Editor’s note: With an assist from readers, The Star’s editorial board selected five persons who have made a difference in 2015. Stories of the nominees are running this week on the Opinion page, and the 2015 Citizen of the Year will be profiled on Sunday.
As an architect in a one-person office, Lynn Gentry has her hands full designing houses, commercial projects and interiors; submitting documents; and keeping up with codes and best practices in her profession.
But for at least a decade, Gentry has made room for doing good for others.
Whenever Steve Thompson, vice president of construction for Heartland Habitat for Humanity, comes knocking, Gentry is ready to go to work.
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As happens all over, numerous volunteers step up to build Habitat houses for those in need. But in Wyandotte and Johnson counties, and elsewhere in Heartland’s region, many of those newly minted homeowners take up residence in bright, new, energy-efficient houses drawn up by Gentry of Olathe. As always, she forgoes any fee.
“I have been building for over 40 years,” Thompson told The Star, “and I have met architects and engineers that would do certain projects at a reduction, but I have never met anyone who does everything for absolutely nothing.”
That would be Gentry. She came to our attention in December when she won the American Institute of Architects/Kansas City’s annual award for community volunteer of the year. We’re adding to her laurels by including her in the editorial board’s list of Citizens of 2015 finalists.
Architects have a strong penchant for charitable work and community building. Many individuals and firms in Kansas City make it a mission to respond in the wake of natural disasters — in Greensburg, Kan., in Joplin, in New Orleans and elsewhere. They pitch in to meet the needs of non-profits and social service agencies. They understand how good design makes living better for everyone.
Gentry’s pro bono work is ongoing and more under the radar. She is humble, reserved and selfless and would have rather eschewed the recognition, pointing instead to all the volunteers who keep Habitat’s home-building mission alive. Like them, she has volunteered her own hands-on labor as well.
“I just volunteered one day on one of their sites,” Gentry said, “and discovered they needed professionally drawn plans. That’s how I started with Habitat.”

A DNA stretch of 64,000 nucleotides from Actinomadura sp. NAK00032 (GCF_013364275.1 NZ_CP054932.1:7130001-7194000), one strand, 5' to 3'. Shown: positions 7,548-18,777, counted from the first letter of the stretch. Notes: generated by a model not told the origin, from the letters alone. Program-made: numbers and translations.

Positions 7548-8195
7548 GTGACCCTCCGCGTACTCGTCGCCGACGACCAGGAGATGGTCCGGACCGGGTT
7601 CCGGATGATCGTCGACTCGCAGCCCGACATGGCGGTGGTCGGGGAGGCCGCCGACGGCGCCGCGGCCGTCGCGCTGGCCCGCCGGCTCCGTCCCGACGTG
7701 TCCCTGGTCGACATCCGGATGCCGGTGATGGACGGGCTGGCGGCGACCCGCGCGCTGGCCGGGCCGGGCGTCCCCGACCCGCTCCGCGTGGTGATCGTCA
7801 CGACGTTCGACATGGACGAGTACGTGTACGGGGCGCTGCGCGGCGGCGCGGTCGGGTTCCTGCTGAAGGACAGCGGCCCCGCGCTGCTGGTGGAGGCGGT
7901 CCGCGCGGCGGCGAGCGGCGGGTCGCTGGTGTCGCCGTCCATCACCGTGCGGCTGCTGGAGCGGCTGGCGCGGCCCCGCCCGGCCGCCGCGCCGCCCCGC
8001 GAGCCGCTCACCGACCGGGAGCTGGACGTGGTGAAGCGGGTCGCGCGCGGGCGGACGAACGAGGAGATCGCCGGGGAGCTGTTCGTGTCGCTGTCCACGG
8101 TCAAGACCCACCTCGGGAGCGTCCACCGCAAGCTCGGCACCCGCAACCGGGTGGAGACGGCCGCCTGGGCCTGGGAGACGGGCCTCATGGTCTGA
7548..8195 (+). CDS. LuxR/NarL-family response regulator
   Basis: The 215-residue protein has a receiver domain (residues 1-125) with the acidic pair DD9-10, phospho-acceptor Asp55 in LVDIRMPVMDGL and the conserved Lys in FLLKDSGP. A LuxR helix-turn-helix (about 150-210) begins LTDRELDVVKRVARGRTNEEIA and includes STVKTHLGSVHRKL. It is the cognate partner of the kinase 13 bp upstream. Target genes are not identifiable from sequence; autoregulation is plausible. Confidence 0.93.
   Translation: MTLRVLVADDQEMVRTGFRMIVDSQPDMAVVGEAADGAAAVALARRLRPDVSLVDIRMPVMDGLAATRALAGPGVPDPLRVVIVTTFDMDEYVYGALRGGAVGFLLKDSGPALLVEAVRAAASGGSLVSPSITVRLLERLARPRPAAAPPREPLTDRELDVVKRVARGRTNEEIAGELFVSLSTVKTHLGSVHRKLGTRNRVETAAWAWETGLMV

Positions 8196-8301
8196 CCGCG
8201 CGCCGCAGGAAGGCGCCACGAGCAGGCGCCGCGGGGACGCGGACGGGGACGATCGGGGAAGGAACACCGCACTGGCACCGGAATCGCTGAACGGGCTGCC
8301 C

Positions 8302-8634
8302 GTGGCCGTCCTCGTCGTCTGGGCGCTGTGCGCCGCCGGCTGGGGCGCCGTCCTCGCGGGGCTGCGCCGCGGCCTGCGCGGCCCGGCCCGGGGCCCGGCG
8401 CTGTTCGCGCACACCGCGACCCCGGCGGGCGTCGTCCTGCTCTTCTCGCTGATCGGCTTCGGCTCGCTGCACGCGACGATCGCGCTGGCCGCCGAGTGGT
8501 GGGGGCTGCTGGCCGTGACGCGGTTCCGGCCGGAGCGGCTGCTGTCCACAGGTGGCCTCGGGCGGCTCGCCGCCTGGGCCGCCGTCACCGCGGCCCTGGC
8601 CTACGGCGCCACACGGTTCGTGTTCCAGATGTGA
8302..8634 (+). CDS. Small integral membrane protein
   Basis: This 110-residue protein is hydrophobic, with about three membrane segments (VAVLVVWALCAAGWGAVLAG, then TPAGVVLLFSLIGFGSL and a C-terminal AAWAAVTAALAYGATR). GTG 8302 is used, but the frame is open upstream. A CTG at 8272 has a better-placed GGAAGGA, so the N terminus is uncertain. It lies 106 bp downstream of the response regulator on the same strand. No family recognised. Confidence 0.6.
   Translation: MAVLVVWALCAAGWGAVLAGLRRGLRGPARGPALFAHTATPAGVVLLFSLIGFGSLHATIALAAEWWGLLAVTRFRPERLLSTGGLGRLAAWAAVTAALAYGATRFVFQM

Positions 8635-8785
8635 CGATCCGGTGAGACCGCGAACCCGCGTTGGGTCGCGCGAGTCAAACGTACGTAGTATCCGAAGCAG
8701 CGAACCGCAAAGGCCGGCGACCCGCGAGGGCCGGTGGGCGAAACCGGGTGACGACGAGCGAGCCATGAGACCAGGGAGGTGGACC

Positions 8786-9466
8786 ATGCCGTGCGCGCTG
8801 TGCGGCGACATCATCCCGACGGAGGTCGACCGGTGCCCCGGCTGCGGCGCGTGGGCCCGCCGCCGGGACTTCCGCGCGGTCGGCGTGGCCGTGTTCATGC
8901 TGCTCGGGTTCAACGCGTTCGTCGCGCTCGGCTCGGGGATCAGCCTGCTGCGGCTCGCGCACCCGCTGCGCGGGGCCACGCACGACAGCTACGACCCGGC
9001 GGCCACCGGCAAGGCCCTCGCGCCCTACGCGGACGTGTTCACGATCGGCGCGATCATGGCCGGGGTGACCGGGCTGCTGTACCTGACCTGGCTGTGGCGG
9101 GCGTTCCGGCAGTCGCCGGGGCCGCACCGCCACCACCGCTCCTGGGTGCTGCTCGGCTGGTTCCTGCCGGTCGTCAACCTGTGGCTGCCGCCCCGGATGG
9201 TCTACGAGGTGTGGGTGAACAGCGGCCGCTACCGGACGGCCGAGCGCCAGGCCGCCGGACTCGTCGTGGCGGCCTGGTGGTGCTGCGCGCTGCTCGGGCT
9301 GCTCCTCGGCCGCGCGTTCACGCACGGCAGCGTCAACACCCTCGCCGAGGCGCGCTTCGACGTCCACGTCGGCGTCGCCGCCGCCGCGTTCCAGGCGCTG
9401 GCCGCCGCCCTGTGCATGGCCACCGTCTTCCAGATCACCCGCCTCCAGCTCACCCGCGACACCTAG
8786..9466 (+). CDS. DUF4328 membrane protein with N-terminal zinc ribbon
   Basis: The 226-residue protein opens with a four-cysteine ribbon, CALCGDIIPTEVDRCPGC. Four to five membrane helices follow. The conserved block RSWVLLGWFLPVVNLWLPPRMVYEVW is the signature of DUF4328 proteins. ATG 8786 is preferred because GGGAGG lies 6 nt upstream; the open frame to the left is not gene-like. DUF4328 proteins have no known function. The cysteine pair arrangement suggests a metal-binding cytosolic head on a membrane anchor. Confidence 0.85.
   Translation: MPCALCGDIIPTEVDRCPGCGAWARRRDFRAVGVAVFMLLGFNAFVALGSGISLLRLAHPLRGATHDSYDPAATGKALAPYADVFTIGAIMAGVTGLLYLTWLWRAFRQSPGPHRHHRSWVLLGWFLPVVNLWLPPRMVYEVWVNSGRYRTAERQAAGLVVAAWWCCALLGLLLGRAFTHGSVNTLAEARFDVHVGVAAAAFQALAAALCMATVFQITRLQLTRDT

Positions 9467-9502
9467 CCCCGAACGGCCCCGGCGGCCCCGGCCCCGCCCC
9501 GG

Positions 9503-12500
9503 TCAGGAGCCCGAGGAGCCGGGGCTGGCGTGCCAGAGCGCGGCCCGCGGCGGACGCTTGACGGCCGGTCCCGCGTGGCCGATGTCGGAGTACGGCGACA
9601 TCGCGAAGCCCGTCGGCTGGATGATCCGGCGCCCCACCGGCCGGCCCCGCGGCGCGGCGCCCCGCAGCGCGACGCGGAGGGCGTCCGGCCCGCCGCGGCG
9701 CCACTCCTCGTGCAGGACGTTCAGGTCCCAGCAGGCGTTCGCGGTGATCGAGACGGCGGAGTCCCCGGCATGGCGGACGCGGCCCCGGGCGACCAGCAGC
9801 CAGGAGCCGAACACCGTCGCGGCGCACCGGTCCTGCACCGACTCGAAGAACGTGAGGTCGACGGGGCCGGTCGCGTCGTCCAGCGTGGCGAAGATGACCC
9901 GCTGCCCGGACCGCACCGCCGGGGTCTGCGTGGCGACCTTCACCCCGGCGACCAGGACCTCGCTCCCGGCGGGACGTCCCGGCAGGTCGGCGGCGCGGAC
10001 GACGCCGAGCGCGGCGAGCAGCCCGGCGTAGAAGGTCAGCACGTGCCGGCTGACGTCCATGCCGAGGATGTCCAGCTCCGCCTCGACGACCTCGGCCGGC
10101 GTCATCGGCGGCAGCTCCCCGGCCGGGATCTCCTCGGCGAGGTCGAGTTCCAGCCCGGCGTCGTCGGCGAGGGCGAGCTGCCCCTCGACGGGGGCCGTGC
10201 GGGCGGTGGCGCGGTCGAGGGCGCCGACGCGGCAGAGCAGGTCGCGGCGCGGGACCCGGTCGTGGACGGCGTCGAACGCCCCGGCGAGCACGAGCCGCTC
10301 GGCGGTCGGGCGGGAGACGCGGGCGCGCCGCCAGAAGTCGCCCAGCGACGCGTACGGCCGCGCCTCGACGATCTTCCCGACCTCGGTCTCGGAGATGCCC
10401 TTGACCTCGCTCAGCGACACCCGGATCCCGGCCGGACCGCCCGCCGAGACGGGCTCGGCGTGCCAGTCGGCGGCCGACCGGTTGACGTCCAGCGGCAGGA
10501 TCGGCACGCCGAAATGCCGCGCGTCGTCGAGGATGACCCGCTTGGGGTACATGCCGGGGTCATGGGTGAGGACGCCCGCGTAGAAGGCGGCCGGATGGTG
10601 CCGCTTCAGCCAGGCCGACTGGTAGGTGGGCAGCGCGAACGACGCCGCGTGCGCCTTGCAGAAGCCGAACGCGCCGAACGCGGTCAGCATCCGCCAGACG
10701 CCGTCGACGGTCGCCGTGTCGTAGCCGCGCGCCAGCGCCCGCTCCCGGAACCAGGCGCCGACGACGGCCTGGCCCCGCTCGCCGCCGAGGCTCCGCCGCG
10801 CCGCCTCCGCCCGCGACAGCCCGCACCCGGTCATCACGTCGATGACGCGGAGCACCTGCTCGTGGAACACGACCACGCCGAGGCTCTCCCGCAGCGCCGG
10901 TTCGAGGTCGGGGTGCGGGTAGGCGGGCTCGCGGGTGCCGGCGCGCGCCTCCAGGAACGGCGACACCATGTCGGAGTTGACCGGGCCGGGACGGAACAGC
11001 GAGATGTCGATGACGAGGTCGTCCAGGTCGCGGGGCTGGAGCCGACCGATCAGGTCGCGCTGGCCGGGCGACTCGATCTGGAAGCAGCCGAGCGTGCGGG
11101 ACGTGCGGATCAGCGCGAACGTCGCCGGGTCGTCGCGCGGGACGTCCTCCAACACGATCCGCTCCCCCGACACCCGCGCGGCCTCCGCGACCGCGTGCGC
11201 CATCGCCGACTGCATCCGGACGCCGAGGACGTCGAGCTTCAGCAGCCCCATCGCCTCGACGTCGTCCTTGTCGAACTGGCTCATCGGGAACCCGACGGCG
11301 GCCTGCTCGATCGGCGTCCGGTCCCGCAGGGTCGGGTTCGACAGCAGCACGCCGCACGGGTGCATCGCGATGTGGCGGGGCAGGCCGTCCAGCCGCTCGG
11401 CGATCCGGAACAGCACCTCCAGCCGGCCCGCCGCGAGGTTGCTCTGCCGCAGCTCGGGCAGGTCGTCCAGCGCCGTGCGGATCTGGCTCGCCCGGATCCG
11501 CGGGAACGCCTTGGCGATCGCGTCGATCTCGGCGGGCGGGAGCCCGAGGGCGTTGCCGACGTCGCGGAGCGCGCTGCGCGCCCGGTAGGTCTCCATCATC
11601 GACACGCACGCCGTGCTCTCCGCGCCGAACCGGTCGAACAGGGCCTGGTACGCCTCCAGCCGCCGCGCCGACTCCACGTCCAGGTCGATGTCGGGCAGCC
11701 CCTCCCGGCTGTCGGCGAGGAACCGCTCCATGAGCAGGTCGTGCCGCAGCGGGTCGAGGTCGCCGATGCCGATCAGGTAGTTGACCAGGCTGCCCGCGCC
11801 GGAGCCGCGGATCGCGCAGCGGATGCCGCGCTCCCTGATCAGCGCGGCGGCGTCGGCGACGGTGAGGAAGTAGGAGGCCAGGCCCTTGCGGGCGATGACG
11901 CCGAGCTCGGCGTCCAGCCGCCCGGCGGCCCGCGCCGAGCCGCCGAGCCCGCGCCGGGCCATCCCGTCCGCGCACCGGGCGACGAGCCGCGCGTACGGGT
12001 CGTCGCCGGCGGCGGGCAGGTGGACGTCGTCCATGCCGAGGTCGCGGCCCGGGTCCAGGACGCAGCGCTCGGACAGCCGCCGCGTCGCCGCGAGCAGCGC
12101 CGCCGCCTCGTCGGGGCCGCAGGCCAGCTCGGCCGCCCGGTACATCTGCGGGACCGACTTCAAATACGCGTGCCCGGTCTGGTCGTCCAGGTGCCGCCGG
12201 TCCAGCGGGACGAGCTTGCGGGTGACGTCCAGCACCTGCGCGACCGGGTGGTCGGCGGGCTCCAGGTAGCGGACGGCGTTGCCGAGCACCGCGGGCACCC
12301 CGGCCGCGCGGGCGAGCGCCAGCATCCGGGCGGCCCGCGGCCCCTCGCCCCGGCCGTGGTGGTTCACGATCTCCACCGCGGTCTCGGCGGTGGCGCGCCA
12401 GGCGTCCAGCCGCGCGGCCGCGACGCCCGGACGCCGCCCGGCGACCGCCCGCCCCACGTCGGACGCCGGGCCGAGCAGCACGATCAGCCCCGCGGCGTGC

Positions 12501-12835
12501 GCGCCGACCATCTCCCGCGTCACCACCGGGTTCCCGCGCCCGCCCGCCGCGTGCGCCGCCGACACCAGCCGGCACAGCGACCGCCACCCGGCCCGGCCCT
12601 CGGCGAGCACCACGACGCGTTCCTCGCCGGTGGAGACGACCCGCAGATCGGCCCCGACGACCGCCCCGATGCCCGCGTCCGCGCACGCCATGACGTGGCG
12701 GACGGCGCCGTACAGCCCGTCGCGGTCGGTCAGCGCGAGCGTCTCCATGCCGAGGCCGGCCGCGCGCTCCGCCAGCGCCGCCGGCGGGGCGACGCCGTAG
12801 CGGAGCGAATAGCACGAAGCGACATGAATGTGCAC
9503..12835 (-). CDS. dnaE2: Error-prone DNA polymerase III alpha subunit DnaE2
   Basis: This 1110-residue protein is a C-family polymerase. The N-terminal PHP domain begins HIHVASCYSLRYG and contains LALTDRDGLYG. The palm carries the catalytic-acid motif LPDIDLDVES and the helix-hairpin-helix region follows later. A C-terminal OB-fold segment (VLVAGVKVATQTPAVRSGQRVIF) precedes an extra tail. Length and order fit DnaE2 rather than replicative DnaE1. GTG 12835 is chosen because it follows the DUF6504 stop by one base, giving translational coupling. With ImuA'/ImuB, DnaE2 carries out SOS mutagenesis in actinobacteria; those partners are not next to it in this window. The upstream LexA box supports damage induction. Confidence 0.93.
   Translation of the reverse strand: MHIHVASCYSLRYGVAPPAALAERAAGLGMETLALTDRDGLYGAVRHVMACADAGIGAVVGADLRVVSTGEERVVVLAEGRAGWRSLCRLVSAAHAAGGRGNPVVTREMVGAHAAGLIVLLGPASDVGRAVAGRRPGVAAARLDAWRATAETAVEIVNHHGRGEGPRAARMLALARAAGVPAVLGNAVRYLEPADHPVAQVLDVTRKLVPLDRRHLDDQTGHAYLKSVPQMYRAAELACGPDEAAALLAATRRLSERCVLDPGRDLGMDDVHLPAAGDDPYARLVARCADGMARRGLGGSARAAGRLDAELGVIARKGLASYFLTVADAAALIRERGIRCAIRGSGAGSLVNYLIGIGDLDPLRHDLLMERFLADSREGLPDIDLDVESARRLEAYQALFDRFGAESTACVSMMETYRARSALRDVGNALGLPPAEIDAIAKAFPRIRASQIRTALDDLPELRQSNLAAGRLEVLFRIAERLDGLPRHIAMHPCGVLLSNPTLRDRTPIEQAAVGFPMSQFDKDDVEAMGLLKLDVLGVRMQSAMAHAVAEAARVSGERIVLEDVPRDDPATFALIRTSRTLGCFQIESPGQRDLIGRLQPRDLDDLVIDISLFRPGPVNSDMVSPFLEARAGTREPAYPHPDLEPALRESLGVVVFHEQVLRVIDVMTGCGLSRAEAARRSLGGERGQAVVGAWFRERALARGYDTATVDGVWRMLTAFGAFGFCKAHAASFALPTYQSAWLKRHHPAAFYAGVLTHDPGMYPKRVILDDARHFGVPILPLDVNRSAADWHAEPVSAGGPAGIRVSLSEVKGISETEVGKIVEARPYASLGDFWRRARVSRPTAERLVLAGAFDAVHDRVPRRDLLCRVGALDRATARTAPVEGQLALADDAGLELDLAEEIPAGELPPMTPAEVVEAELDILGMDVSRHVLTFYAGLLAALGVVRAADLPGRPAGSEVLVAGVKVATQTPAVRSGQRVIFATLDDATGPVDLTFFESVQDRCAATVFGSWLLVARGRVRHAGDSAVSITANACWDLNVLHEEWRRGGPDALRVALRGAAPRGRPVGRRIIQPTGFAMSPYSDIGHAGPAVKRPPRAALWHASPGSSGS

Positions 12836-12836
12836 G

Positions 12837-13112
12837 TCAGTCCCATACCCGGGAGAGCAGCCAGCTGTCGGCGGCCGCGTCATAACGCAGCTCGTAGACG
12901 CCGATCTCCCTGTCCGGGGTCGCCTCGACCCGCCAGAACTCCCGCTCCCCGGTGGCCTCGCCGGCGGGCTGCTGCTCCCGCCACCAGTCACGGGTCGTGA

Nearly 12 years later, Gentry’s hand can be found in more than 75 homes. They are, of course, modest and relatively simple, but attractive and quite workable for the families who qualify to move in and make mortgage payments.
This week, she met with Thompson to turn over a set of drawings for a house to be built in 2016. He predicted there would be a need for some revisions. Their meeting took place at 17th and Haskell streets in northeast Kansas City, Kan., where two Habitat houses sit side by side. One is nearly finished, the other just mostly framed and open to the weather. Gentry was happy to see the progress.
In 1,400 square feet, this design puts two bedrooms and a bath in a basement level, though with natural light coming in and highly efficient insulation, one would hardly notice. The main floor includes bedroom, bathroom, a well-appointed kitchen and a wide living room in front.
The lots — two of perhaps 6,000 vacant home sites in KCK, Thompson said — include an alley, which gave Gentry the chance to tuck an attached garage around back, a design gesture she prefers.
“Lynn brings her architectural skills as well as her heart to develop or update building plans for Habitat’s homes,” the staff of AIA/KC wrote for her volunteer award. “She stays abreast of changes to Energy Star requirements and codes enforcements, which requires her to spend time working with engineers and the codes department. She ‘constantly quizzes’ the Habitat staff on how she could improve her plans to fit what the organization wants and what the homeowners need.”
Matching efficient and quality materials with a Habitat budget can be a challenge. A typical home, such as those being finished in an underdeveloped neighborhood like 17th and Haskell, might sell for $110,000 or $115,000, Thompson said. Those sales prices reflect a high level of volunteer and owner sweat equity. Still, more often than not the actual construction cost will be higher. Move the same house to Johnson County and the true market rate might reach $180,000, he said.
Gentry, a native of Olathe, earned degrees in math, English and architecture at the University of Kansas. She began working for other firms in the 1980s. By 2000, she hung her own shingle in a small office building near downtown Olathe, which she shares with her husband, Gerald Gentry, a psychologist. At one time she had five or six employees, but the recession hit the architectural profession rather hard, and she was forced to downsize.
Nowadays, she’s in the enviable position of picking and choosing projects she wants to handle. She turns 68 on Friday, and she expects to keep drawing projects as long as she can.
Her office wall shows off pictures of large suburban mansions, a Colorado ski chateau and a Platte County log cabin.
In the scheme of things, Gentry does not leap tall buildings — nor does she design them — but as an individual she has committed graciously to the simple art of giving back to the world around her.
Citizens of 2015
With an assist from readers, The Star’s editorial board selected five persons who have made a difference in 2015. Stories of the nominees are running this week on the Opinion page, and the 2015 Citizen of the Year will be profiled on Sunday.